I have recently been experimenting with an low power amateur radio beacon kit that helps monitor and study HF radio wave propagation. The beacon is a low power transmitter that sends out a small digital packet that tells anyone who receives and decodes it: who sent it (call sign), where the sender is (maiden head grid square locator) and finally the transmit power level (in dBm).The digital protocol I’ve been using most is called WSPR is Weak Signal Propagation Reporter (pronounced: wisper), and was invented by Joe Taylor K1JT of WSJT/JT65 and Nobel Prize in physics fame.

You may be wondering how I know who’s copying the beacon and that’s where the WSPR software and the internet comes in. The WSPR software uses a sound card connected which is to a radio transceiver to send and receive WSPR packets over HF radio. Any received packets/spots can be uploaded to http://wsprnet.org, and since there are hundreds of participants all over the world you can observe radio propagation patterns real time. The wsprnet.org site has a nice map view and a straight text view with good basic filtration options. They also have downloadable logs if you were interested in doing some in depth analysis. You can find my beacon by searching for the callsign W5BIT (10BitWorks’ ham radio club callsign).

Being someone interested in QRP and QRSS low power sorta stuff (I’ve built a few other kits) I decided to get one of Hans Summers new Ultimate3S QRSS/WSPR kits with a bunch of filters, a GPS module (I used this GPS module, an OCXO kit, and enclosure. The kit went together easily, the documentation and instructions are top-notch. I did try a variation on the OCXO kit with advanced thermal stability however I think have a bad Si5153 clock synthesizer chip and was exhibiting “clicking” each time it shifted frequencies when in MFSK/WSPR transmit mode. More on that experimental part of the build in a different post though.

I finished the kit enough to operate on just 30m and without the OCXO in April of 2015. Within the first few hours of operation I had copy from YV4GJN in Venezuela at a transmit power level of 100 mW a distance of 2,336 mi and 23,360 mi/W (miles per Watt)! The next crazy distance was JQ2WDO in Japan at 6,598 mi and 65,980 mi/W! Then the next day Austrailia VK4RV and VKDOI the furthest being 8,426 mi and 84,260 mi/W! At times I’ve dropped the power down to just 10 mW and was regularly copied in the US at 116,507 mi/W!  I have plans to get it on 6 bands including 6m once I finish testing and assembling the OCXO kit (but I’ve put that on hold and have only been operating on 30m). Oh and I forgot to mention the GPS makes it GPSDO, so in theory if I designed and built a low pass filter it should be good (stable) enough to operate on 2m but I don’t have much interest frequencies that high at the moment.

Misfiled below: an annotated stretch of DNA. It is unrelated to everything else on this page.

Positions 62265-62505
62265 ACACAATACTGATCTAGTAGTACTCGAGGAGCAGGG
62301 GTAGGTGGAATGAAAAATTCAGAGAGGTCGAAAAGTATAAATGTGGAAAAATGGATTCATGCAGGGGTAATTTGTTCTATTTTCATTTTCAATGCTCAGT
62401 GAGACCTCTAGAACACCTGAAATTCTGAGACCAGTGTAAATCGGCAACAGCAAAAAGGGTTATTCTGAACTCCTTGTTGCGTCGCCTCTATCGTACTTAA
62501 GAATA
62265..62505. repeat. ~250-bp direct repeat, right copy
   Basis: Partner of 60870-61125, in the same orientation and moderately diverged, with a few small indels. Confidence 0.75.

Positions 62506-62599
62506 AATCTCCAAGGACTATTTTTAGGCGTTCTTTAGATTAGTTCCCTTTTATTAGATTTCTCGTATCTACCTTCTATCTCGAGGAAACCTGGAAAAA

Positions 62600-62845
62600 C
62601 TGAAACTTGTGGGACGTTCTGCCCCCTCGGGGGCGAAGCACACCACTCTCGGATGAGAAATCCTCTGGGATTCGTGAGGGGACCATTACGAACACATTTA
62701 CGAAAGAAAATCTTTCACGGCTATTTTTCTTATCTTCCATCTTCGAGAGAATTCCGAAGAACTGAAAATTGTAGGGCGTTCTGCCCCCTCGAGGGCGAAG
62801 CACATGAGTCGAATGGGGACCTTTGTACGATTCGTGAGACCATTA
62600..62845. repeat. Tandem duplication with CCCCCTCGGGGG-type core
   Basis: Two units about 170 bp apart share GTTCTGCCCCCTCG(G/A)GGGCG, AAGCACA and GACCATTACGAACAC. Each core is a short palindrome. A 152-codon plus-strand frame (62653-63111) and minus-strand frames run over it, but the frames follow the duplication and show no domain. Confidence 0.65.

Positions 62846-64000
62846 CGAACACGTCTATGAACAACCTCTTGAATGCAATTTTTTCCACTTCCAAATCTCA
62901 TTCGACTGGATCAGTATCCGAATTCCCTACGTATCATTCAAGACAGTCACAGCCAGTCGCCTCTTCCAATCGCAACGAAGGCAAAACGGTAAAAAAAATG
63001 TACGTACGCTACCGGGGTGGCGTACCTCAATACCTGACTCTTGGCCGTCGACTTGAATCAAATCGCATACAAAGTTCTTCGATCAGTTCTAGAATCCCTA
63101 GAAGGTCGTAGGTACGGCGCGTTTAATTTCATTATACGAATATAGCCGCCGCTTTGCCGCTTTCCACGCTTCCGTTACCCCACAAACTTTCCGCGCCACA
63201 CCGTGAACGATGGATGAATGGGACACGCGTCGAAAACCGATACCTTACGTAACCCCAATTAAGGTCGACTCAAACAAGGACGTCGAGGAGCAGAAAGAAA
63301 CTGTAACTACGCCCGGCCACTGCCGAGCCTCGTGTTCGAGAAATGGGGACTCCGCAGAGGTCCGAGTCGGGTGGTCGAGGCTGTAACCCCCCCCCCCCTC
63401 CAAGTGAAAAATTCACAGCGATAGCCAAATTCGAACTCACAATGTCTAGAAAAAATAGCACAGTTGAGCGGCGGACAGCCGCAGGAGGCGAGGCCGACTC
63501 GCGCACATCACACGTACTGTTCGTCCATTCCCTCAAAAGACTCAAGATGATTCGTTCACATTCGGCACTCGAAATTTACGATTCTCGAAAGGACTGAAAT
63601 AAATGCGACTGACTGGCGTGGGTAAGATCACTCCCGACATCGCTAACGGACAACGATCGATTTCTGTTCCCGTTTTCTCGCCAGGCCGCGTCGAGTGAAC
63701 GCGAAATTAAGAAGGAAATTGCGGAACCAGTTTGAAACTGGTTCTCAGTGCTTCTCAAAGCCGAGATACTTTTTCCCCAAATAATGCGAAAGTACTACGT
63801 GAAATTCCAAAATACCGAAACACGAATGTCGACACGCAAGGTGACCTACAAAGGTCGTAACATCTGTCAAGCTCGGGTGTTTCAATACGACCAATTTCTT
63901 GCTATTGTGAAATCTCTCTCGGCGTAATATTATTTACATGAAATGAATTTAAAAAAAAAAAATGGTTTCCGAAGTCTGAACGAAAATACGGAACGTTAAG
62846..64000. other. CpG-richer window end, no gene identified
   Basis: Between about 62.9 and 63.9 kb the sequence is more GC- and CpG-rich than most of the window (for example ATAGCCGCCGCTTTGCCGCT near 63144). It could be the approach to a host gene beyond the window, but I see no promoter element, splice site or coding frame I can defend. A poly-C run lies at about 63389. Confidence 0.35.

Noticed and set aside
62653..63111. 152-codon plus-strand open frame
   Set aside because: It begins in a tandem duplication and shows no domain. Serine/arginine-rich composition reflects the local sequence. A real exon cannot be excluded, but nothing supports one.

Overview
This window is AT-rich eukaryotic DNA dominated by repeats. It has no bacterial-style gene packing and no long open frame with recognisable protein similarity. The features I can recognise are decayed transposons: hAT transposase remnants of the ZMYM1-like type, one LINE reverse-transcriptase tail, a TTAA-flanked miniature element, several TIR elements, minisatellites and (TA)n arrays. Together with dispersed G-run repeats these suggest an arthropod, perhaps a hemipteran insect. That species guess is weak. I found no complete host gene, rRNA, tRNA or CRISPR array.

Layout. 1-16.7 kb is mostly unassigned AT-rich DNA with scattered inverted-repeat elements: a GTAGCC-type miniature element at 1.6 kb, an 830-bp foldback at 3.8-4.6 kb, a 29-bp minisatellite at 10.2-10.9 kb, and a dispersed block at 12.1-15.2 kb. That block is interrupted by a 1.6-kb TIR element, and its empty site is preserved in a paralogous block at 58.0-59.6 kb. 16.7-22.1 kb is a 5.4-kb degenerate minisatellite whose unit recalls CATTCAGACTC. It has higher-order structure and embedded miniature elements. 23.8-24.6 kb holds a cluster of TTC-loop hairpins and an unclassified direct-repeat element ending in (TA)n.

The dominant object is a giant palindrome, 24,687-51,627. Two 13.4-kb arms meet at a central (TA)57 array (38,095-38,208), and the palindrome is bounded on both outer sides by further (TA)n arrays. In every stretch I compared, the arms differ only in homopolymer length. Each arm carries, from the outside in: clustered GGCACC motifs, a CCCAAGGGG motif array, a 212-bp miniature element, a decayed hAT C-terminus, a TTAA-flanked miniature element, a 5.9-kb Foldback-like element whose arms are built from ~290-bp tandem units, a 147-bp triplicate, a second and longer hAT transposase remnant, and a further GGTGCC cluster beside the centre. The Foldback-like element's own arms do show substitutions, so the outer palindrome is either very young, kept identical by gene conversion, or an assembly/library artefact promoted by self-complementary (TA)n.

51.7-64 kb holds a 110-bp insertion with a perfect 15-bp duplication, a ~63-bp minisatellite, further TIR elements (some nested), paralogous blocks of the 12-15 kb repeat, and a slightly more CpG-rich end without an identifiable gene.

Pic of some of the 100 mW spots incl Japan and Australia:

Between April 2015 and October 2015 there have been 96,873 spots of W5BIT reported to wsprnet by 487 unique stations. The furthest station was VK6TU at 16,768 km (10,419 mi) at 20 mW (13 dBm) for 838,400 km/W  (520,958 mi/W). The average distance to spotting stations was 1,615 km (1,004 mi). Keep in mind that the furthest point on earth from San Antonio, TX (the antipode) is 19,928 km (12,382 mi) and is somewhere in the Southern Pacific Ocean where there are no people. The best way to exceed 838,400 km/W distance to power ratio would be to be to reduce the power level to 10dBm or below since there are so few really far away stations and most spots for the beacon are in the 1,600 km range.